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What Leaders Can Do To Stave Off The Bystander Effect
How can the CEO or any CXO ensure this does not happen. Here are some ideas
Photo Credit : Shutterstock
First, the context
An iconic murder took place in Kew Gardens, NY in the year 1964. A young woman named Kitty Genovese was murdered by a Man named Winston Mosely. Mosely followed Kitty from the Bar where she worked and attacked her 100 metres away from her house. He stabbed her twice and ran away, only to return 10 minutes later to kill her by stabbing her repeatedly.
What made this murder remarkable was a NY times article that claimed “close to 38 people” watched this and did nothing. While this “fact” has been revisited and the number has been questioned, it sparked a debate about “Big city Apathy”. From a psychology point of view - it lead to the coining of this effect - “Bystander effect” or Pluralistic Ignorance.
While there is another story about how this Murder helped in setting up the 911 system which exists today, this column isn’t about that.
This is about how the same effect plays out in organisations and what leaders can do to stave off this effect and how they can help their stakeholders at various rungs of the ladder from falling prey to it.
The CEO calls his lieutenants into the war room to discuss crucial movements in the market - A looming economic crisis, changes in Govt Policy, Moves made by a competitor etc. A flurry of suggestions and ideas ensue and everyone leaves the room. Mentally, Each leader, in most cases is ticking a box in his head “ Am I doing ok, Is my division doing ok? I am sure some one else, most likely an eager beaver will take this up and figure it out”.
The tragic thing is, each leader might think the same way. That, my friends is how pluralistic ignorance works in corporate decision making.
So How can the CEO or any CXO ensure this does not happen. Here are some ideas:
1) Call out - Articulate with great specificity on who will do what and when. This will ensure that things don’t fall in between the cracks. When this call out happens - The Lietuenants know exactly which part of the challenge, they need to step up and handle.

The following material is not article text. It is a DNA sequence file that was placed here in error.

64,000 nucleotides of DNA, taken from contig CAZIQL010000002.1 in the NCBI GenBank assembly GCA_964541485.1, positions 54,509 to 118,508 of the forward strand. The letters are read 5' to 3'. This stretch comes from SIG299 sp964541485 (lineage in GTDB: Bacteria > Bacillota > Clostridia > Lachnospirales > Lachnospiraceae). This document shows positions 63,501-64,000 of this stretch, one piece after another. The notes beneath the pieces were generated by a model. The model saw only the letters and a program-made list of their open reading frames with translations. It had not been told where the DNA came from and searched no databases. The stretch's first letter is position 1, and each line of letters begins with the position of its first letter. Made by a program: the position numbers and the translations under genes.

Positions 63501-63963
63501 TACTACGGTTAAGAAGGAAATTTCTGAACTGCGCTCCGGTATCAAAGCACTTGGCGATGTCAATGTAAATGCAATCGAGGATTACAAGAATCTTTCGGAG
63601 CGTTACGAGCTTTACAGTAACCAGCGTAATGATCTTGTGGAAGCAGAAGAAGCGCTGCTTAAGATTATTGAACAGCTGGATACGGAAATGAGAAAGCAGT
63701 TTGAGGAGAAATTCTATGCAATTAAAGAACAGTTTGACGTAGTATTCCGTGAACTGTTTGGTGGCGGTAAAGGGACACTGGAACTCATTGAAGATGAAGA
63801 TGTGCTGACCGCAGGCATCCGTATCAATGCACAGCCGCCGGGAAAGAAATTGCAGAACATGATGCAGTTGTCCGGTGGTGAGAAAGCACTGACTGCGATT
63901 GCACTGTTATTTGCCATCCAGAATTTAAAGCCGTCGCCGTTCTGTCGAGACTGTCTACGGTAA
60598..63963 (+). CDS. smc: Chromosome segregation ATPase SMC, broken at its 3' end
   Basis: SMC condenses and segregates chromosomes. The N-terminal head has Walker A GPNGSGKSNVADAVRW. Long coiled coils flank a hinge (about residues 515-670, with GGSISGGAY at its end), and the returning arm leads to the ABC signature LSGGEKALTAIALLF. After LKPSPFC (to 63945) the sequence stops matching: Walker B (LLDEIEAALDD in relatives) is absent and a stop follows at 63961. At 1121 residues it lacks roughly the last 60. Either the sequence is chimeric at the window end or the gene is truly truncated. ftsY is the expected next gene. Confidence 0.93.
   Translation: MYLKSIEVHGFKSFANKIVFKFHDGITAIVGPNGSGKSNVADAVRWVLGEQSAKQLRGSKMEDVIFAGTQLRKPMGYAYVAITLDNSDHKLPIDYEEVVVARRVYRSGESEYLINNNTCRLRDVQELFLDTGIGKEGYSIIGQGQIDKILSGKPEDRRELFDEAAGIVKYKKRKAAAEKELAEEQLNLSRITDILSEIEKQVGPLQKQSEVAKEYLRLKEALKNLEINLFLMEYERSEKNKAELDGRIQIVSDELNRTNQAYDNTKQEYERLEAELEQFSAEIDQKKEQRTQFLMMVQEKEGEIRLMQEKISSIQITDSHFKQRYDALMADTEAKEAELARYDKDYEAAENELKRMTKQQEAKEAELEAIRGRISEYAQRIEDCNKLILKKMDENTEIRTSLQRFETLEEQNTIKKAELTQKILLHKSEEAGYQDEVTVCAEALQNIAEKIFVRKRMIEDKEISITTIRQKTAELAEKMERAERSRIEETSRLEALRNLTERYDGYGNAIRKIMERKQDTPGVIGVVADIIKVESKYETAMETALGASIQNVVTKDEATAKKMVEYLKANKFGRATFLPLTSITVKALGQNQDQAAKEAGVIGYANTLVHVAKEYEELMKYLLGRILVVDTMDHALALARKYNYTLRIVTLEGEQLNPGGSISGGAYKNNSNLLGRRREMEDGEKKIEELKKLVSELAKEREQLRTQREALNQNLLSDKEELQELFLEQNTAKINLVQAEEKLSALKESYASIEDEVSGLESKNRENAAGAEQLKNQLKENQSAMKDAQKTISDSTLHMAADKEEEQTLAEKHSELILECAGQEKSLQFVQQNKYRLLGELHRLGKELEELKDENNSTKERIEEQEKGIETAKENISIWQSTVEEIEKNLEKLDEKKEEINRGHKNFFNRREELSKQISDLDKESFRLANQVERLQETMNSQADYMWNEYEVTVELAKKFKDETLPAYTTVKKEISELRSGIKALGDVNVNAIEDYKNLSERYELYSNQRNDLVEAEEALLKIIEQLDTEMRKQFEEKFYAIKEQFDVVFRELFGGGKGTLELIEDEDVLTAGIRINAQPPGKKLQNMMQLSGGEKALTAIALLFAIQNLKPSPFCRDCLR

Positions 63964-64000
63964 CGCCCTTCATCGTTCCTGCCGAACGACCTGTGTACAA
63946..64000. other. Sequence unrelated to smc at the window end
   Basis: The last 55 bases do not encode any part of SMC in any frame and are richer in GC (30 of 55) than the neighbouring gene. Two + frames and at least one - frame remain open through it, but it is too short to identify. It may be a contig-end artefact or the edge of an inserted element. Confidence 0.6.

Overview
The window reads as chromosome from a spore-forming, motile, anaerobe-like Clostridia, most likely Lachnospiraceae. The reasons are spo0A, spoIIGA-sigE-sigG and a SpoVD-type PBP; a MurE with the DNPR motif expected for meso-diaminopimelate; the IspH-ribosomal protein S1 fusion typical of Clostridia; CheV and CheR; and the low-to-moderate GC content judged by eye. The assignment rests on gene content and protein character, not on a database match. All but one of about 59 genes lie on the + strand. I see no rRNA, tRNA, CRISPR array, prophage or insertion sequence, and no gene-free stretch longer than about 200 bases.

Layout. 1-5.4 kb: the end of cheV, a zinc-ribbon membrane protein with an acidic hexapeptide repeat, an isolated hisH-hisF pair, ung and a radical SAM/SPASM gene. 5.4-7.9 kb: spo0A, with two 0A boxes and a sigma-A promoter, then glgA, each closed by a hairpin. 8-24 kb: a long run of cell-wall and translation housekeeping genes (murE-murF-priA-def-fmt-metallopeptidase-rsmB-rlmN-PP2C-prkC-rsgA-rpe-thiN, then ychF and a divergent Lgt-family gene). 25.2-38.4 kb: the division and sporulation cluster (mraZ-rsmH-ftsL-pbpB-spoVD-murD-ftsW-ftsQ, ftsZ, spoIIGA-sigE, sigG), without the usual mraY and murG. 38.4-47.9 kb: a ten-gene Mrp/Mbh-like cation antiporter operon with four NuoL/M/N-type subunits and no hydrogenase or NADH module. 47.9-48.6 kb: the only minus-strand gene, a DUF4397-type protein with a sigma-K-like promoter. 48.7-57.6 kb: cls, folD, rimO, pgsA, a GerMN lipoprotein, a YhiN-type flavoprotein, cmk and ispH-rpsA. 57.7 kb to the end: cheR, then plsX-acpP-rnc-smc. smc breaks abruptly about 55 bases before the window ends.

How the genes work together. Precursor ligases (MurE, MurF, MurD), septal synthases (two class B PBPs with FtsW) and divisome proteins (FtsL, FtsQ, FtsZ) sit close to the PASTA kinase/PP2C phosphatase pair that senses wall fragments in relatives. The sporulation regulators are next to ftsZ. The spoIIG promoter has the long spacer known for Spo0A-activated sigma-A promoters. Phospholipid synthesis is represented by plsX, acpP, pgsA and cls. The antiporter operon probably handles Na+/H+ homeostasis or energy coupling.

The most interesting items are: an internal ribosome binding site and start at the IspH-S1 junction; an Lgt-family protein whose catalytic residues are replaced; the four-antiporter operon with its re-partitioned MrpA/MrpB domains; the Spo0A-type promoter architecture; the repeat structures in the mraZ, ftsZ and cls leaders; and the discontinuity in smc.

2) WIFFY - What’s in it for each stakeholder? Why is a collective issue important and relevant at the divisional level and individual leader level? How does the challenge and solution impact them in the immediate or long term future?The leader has to connect the dots to weave a narrative that holds special significance directly.
3) Clarity in role - Specify as clearly as possible who is responsible and carve out independent pieces of the pie and iron out interdependencies as soon as possible. So, communication and flow of progress is vitally important with feedback loops set in place.
4) Setting SOP’s - As Marshall Goldsmith, Worlds number 1 Executive Coach says “There is a high probability of low probability events happening” - Plan for various aspects, envision and scenario play different possibilities, so that you are prepared when there is a hint of a storm and you can hunker down instead of being caught unawares. Security, Contingency and Business Continuity planning are extremely important for Haigh value set ups.
5) Check Assumptions - While groupthink wins in most cases, there is a definitive danger in “Shooting the messenger” and not engaging with Voices of Dissent. Have one team member play the Devils advocate and this role can keep changing among different leaders. But, to stave off pluralistic ignorance - encourage the ideas and voice that seeks to think or say things differently.
Disclaimer: The views expressed in the article above are those of the authors' and do not necessarily represent or reflect the views of this publishing house. Unless otherwise noted, the author is writing in his/her personal capacity. They are not intended and should not be thought to represent official ideas, attitudes, or policies of any agency or institution.